Around the world, minority groups are overrepresented in prisons. In New Zealand, indigenous Maori people make up 15% of the population but half of the prison population while, in the US, black people are over five times more likely than white people to go to prison.
We already know that Ireland's prisons contain a disproportionate number of people - primarily men - from a relatively small number of postcodes. But can your ethnicity - particularly membership of the Traveller community - also affect your likelihood of going to prison? And do Travellers have equal access to justice and fair representation in the courts system?
In Ireland, members of the Traveller community comprise just 0.6% of the general population but 10% of the male and over 20% of the female prison population.
The Irish Prison Service now routinely gathers data on ethnicity, including Traveller ethnicity, at committal. Activists acknowledge that Travellers are more likely than the general population to be in prison, but point out that the life expectancy of Travellers is lower than the general population and they are routinely denied access to basic services.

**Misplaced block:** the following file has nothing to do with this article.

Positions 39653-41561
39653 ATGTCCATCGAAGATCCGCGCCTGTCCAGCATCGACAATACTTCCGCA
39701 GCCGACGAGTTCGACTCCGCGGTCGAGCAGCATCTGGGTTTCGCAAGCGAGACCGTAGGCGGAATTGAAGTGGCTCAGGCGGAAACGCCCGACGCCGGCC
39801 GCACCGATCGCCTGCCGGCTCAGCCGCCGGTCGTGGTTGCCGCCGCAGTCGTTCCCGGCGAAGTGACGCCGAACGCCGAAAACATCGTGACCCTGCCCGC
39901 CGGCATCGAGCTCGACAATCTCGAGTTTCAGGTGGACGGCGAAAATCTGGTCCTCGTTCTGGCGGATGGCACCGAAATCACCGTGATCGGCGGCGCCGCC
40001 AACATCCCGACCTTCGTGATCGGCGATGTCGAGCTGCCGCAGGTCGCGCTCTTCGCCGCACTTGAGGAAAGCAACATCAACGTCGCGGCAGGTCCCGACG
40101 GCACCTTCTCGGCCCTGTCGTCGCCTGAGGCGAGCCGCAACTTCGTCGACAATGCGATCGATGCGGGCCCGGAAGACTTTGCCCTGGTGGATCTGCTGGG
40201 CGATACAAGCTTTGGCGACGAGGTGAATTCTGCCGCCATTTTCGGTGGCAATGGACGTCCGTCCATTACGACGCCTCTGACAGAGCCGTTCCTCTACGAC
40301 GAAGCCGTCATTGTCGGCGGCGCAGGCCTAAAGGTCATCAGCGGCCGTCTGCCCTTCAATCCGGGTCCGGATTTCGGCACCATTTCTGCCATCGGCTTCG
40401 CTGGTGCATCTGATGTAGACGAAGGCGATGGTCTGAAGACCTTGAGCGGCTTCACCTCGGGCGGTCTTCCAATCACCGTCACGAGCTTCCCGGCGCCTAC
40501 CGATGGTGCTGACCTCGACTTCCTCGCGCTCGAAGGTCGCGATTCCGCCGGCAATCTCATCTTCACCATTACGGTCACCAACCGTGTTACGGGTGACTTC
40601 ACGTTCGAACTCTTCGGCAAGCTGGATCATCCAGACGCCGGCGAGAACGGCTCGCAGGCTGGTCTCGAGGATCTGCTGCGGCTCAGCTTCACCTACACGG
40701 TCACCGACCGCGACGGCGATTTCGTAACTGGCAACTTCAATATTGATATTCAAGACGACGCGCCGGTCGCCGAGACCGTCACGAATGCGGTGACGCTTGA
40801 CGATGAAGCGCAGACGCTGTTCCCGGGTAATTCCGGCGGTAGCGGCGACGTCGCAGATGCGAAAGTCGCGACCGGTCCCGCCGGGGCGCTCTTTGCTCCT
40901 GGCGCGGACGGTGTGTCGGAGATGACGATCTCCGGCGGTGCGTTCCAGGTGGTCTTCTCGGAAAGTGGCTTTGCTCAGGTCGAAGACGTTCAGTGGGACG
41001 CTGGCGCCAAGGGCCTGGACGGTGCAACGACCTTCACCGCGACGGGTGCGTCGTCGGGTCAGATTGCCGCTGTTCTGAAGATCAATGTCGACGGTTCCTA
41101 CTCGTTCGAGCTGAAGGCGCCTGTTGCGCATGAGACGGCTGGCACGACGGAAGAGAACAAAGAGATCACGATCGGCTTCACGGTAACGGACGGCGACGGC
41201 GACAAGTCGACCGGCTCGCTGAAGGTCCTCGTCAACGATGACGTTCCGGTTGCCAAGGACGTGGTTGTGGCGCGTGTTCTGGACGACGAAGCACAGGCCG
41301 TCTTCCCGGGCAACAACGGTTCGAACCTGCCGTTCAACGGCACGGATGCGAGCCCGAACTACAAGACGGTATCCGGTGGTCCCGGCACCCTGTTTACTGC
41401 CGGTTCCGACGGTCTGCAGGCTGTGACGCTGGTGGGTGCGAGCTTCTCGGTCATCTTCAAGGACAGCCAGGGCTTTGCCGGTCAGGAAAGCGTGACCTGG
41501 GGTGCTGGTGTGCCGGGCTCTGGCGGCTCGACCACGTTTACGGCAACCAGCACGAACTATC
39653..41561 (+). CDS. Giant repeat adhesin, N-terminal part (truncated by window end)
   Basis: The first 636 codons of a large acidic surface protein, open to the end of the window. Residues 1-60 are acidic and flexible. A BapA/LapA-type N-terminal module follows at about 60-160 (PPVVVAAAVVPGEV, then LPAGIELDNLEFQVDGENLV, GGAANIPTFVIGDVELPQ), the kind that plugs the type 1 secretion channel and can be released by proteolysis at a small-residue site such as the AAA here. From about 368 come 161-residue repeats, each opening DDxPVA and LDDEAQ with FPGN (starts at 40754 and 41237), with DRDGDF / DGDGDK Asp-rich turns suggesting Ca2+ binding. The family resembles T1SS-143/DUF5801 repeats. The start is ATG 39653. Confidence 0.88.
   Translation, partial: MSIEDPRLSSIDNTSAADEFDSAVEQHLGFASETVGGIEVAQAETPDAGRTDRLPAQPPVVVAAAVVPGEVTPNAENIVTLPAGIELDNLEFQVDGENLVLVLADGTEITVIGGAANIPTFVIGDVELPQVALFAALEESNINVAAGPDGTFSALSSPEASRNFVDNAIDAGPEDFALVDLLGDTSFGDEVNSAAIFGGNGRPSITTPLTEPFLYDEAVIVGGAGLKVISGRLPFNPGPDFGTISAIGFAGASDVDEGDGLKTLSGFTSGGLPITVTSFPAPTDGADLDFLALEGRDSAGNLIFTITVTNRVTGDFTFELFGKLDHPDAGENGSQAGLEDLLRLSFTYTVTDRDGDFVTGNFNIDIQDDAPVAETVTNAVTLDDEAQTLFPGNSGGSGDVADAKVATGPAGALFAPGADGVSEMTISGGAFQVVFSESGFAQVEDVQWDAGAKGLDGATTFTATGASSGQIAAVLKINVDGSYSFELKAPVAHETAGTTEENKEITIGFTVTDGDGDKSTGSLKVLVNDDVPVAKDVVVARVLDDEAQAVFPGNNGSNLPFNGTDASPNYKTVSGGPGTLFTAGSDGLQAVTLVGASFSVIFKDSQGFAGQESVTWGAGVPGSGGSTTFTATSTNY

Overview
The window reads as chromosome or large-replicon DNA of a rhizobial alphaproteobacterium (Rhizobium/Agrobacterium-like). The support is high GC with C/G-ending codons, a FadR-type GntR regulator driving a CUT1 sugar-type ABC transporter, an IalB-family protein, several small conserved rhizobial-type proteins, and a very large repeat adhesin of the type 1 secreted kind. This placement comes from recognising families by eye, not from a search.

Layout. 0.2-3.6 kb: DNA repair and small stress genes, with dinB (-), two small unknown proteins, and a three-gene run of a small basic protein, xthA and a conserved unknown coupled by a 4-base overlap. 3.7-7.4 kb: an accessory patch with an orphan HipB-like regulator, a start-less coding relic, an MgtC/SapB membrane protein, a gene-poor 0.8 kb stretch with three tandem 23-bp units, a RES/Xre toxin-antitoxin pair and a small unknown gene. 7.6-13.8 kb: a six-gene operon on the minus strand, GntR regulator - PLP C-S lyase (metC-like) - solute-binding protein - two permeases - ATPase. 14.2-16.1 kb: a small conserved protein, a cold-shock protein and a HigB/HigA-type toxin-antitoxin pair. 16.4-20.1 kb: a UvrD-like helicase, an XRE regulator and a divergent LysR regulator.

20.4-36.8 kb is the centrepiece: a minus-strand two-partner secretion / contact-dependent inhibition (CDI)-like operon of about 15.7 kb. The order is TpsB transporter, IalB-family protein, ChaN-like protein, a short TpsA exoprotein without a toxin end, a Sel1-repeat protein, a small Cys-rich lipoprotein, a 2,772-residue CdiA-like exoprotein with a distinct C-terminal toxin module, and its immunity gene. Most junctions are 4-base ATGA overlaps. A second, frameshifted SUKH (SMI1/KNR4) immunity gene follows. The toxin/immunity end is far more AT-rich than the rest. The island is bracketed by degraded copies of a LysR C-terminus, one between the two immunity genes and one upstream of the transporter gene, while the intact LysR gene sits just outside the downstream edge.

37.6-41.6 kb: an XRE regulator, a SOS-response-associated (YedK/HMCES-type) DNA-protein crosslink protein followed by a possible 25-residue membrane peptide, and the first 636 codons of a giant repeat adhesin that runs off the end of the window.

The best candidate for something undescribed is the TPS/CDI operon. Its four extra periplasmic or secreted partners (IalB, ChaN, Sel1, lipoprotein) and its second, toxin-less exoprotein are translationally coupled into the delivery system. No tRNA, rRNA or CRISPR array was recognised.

HELP US INVESTIGATE
We want to find out if Travellers experience the same interactions with Gardaí as the wider population and how caution rates compare between Travellers and the wider community.
We want to research whether Travellers are, once charged, more likely to be convicted of the same crime than the wider community. We want to look at whether there are disparities between the sentences given to Travellers and the wider community for the same crimes.
Finally, we will investigate some of the wider issues, including poverty and educational inequality, which may affect how Travellers interact with the criminal justice system and ask: what can we do to change this?
Any information we obtain will be confidential and we will not publish anything without your permission. You can get in touch at [email protected] or for secure messaging, use the Threema app and contact us at ID: 5H3X4M5T
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